This is only one of many stories of inspiration as well as heart break from the several tornadoes that have swept across our nation over the past several weeks. Among these stories of tragedy, we can see clearly the Easter promise. The promise that no matter where we are or what happens, God will be with us; his Spirit abides within and beside us. For some, like Kim and the seven children, Easter is found in being spared. For others Easter is found in the aftermath; where families, friends, neighbors, and strangers come together to bring aide to those who are hurt. They come together to mourn with one another. They come together to share shelter, food, and love.

Jesus said, "If you love me, you will obey my commandments." To live a life of love, is to live a life of action and obedience. But as anyone who's in a committed relationship knows, love is not just warm fuzzy feelings. Love can be hard work. Love is action on a daily basis. Christ lived a life not of private feelings, but a life full of action in community.

Christ led an active life of breaking bread with the outcasts and sinners. Christ led an active life of healing lepers, the blind, and the lame. Christ led a life that simultaneously brought comfort and challenge to around him. And we are to do the same. To follow Jesus' example, to be a Christian, and to love; is to ACT. By feeding the hungry, clothing the naked, freeing the captive, providing shelter to the homeless and giving aide to those who are in need. All of these actions are living out a life of love. But, we cannot and should not journey this love walk alone; nor do we have to.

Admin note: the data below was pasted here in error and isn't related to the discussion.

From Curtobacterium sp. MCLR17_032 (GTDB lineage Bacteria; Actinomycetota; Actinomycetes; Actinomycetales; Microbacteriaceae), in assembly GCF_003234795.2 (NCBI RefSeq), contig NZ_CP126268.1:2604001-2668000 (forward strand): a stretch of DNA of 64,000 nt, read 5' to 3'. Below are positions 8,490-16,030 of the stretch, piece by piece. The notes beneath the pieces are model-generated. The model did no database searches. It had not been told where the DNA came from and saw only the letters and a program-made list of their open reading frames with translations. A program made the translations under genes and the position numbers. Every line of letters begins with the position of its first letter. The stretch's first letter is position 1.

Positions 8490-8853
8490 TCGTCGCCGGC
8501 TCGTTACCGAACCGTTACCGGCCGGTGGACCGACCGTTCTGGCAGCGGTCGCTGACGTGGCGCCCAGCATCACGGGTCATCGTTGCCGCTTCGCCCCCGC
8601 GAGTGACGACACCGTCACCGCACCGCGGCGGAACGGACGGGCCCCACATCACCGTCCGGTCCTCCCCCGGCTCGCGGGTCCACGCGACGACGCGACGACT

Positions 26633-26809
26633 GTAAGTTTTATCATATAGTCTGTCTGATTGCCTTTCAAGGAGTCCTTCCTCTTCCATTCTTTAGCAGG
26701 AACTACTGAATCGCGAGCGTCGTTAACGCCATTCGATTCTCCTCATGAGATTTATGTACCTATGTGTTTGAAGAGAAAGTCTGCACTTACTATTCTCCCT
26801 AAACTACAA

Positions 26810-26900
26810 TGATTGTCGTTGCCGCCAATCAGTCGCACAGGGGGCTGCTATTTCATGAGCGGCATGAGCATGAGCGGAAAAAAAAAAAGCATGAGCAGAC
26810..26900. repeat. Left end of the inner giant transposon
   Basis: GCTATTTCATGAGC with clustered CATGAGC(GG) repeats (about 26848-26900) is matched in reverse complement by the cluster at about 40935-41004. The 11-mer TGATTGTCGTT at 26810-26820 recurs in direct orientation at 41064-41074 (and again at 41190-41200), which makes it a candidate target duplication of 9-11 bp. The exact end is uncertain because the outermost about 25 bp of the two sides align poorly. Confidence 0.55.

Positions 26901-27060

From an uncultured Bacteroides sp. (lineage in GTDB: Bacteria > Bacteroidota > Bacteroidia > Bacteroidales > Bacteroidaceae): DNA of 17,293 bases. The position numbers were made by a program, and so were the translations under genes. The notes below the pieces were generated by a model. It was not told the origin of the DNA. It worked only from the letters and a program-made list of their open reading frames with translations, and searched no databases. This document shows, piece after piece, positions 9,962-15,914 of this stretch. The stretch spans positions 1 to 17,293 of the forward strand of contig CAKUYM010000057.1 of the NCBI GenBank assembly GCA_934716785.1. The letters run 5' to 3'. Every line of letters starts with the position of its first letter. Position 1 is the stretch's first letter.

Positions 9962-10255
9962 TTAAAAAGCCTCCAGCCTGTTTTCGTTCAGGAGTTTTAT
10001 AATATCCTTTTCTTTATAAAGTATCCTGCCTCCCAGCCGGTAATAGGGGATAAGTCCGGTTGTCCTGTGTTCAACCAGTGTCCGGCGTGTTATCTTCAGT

Christ promises us another Advocate, the Holy Spirit of Truth. The Greek word that was translated into "Advocate" is actually Parakletos, and refers to the Holy Spirit. Parakletos has many meanings and to choose to elevate just one is to lose the full meaning that Jesus was trying to convey to the disciples. Parakletos can mean not only to advocate, but also to comfort, guide, help, exhort, and to be along-side. The disciples would have heard this variety of meaning, rather than just "Advocate." Early church readers of this passage would have captured the magnitude of Jesus reassuring the disciples that they will not be abandoned as orphans because the Paraclete the will be with them always.

When we go through times of loss the Paraclete is there to provide comfort. When we struggle through times of transition, the Paraclete is there to provide guidance. When we feel beaten up or down trodden, the Paraclete is there to provide love and reassurance. We are NOT alone on this journey called life. Jesus is with us and God has given us the Paraclete to walk beside us and abide within us always.

The Easter promise continues to hold true today. Even though some of our All Saints' leaders will begin a new chapter in ministry, and we will soon be in a time of leadership transition, God is and will always be with us. And the Holy Spirit--the Paraclete--abides with us always--comforting, guiding, helping, and reassuring us of God's inseparable love. God will not abandon us, or leave us orphaned.

Jesus says: "If you love me, you will obey my commandments." And the only two commandments Jesus gave us are to love God and to love one another. Now go forth and show God through action just how much we can love.